Buy versus build: the new banking architecture paradigm

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The ‘let’s buy’ approach embraces innovation within the banking landscape as well as the adoption of new skills.

The traditional banking model is undergoing rapid and significant transformation fueled by heightened customer expectations, a raft of regulatory mandates, and the convergence of emerging technology with new business models that blurs lines between previously distinct industries.

As banks face ever-increasing disruption and fierce competition, they are confronted with the age-old debate – buy versus build – as they assess their traditional front- and back-end platform architecture.

Wait and see, or begin change?

Legacy platforms have reached their limits when it comes to delivering the personalization and speed expected by today’s bank customers, no matter how many production patches and make-shift bespoke platforms are added. Nimble FinTech firms are moving the needle in attracting customers (particularly millennials and the tech-savvy) with nearly one-third of banking customers already banking with at least one non-traditional provider, according to the World Retail Banking Report 2017 from Capgemini and Efma.

Incumbents’ continued success depends on fundamental changes within their internal cultures combined with the strategic development of a services-based model. Traditionalists might consider a build-and-adapt approach – a more fleshed out version of the patch-and-pray approach because:

  • They know their bank’s core systems, with its limitations and customizations.
  • They know how to work around the complexities of their legacy systems, they have done it for years.
  • Integration of new applications, application programming interfaces (APIs), and services into the bank’s core systems may be too difficult.

Over the years, my financial services experience has shown, time and again, that stop-gap programs are costly and slow to market, and can limit a bank’s ability to respond to demand quickly.

Prepare for the future

The more ambitious and pragmatic among us are embracing a let’s buy approach that embraces innovation within the banking landscape as well as the adoption of new skills.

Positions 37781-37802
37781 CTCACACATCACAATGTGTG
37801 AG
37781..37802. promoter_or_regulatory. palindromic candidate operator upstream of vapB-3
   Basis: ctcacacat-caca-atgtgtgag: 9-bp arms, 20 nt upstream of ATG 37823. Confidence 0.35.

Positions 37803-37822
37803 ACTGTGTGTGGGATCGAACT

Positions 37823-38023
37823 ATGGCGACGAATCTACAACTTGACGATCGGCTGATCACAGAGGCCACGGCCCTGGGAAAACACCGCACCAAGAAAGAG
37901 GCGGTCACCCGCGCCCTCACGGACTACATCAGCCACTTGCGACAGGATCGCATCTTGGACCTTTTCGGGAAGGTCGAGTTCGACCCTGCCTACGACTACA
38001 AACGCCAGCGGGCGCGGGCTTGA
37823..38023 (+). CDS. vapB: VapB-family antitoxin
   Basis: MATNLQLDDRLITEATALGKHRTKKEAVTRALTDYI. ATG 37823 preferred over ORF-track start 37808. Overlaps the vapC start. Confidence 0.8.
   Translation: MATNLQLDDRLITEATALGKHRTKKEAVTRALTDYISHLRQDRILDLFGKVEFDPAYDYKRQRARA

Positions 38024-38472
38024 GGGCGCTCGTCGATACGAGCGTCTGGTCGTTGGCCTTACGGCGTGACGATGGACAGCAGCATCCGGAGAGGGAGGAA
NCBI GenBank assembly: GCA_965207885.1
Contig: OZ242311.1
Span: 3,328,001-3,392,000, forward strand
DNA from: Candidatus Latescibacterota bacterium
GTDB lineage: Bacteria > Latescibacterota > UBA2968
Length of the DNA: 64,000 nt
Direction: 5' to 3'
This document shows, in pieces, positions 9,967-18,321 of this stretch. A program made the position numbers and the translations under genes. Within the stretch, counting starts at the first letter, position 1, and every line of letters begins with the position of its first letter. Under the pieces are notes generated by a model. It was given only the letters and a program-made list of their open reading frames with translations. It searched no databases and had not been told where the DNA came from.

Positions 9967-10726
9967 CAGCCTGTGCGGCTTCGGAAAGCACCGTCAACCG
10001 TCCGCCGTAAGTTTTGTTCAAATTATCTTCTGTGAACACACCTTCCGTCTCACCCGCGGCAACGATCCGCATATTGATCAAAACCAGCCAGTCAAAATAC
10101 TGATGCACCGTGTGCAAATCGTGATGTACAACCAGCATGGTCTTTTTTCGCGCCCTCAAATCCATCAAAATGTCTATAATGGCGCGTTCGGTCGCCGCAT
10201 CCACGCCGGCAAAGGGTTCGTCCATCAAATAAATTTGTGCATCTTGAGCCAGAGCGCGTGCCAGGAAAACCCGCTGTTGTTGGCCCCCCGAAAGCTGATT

What’s required? An open cultural mindset that is prepared to evaluate and adopt newly-available services along with a willingness to work within the bank’s core system limits to:

  • Develop an integration strategy that lays the foundation for an ecosystem of service providers, using microservices and APIs.
  • Institute governance, service management and commercial models that will support the ecosystem of services.
  • Adopt a digital approach that allows the bank to separate rapidly changing areas from stable operational platforms.
  • Consider functionality impoverishment on the key banking systems by retaining the mainframe and associated banking core functions such as account maintenance but moving out other functionality to reduce the load on the mainframe; for instance, swap out statement production, with more suitable online technology.

This approach yields results, especially for banks that partner with FinTech firms to push traditional boundaries to enhance information flow across legacy and other systems.

Digital transformation in practice

Early movers are pursuing fruitful FinTech collaborations leveraging APIs. BBVA Compass, for example, uses APIs to offer customers a real-time payment service through a partnership with US tech startup Dwolla, eliminating the hassle and time of dealing with automated clearing house (ACH) or checking systems.[1] JPMorgan Chase speeds up loan processing by collaborating with On Deck, a FinTech firm that uses a proprietary credit score to grant loans to small businesses in hours, rather than days or weeks.[2]

UK startup Bud helps banks such as HSBC deliver solutions around the Revised Payment Service Directive (PSD2) and open banking.[3] A potential threat from PSD2 is that FinTechs can disintermediate banks, relegating them to dumb pipes while shifting customers away. Bud’s white label solutions aim to reaffirm the bank’s role as the center of consumers’ finances.